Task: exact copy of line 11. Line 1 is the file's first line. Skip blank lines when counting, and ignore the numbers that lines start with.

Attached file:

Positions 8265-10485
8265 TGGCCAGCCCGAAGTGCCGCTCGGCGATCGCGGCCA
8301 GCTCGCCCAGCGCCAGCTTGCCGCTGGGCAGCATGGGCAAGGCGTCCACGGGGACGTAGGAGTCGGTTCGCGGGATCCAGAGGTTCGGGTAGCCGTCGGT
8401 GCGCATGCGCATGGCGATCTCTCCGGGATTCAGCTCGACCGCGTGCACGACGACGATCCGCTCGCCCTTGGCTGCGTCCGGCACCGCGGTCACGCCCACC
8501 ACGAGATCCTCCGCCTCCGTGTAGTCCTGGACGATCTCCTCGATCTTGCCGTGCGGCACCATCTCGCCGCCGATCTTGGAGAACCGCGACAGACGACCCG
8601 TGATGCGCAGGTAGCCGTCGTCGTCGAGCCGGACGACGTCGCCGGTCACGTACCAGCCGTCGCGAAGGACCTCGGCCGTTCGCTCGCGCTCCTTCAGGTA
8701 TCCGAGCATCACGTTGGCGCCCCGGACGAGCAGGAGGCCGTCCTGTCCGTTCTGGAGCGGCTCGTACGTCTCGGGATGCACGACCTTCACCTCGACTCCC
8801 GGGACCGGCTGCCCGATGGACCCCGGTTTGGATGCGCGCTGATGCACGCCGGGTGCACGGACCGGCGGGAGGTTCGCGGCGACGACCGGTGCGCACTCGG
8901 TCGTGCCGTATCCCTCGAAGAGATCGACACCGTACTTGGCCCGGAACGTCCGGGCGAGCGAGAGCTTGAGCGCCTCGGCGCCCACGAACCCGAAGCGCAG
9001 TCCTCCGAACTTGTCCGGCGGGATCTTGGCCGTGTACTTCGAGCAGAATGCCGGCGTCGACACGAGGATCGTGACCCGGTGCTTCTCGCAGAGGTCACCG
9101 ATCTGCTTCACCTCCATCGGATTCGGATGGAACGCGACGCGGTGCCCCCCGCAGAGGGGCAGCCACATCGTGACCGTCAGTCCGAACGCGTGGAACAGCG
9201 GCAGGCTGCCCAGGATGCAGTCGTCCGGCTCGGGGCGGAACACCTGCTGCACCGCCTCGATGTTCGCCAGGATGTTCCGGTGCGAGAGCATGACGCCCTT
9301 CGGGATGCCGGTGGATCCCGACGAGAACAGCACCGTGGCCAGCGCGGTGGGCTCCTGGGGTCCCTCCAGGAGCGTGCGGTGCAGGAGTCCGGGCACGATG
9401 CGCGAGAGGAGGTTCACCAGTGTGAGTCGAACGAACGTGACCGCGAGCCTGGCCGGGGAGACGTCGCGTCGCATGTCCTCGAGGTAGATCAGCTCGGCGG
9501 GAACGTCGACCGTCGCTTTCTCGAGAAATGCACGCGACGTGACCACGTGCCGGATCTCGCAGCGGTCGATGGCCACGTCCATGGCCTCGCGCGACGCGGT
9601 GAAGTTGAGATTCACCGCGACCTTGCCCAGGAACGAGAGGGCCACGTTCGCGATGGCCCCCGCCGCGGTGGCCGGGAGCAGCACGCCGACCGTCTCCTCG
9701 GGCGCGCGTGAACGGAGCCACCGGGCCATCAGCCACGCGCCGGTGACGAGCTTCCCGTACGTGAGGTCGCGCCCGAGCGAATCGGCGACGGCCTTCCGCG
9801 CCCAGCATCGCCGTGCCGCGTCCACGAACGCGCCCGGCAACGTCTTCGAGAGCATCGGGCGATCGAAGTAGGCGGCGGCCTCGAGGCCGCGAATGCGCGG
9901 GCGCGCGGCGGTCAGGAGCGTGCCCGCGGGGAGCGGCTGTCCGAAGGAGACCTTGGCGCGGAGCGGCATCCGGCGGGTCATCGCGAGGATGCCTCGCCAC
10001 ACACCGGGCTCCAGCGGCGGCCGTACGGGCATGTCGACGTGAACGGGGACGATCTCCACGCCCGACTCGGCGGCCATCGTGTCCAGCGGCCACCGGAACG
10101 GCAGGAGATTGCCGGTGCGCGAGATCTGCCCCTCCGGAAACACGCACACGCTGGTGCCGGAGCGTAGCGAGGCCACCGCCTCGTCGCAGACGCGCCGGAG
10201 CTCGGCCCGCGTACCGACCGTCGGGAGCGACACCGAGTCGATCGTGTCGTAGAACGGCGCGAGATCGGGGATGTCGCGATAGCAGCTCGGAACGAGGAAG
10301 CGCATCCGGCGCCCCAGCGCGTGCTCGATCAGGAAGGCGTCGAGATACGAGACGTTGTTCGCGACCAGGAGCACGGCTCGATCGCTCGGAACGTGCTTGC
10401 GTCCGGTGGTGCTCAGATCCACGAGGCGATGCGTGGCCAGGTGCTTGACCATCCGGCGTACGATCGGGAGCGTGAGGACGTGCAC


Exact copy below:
9101 ATCTGCTTCACCTCCATCGGATTCGGATGGAACGCGACGCGGTGCCCCCCGCAGAGGGGCAGCCACATCGTGACCGTCAGTCCGAACGCGTGGAACAGCG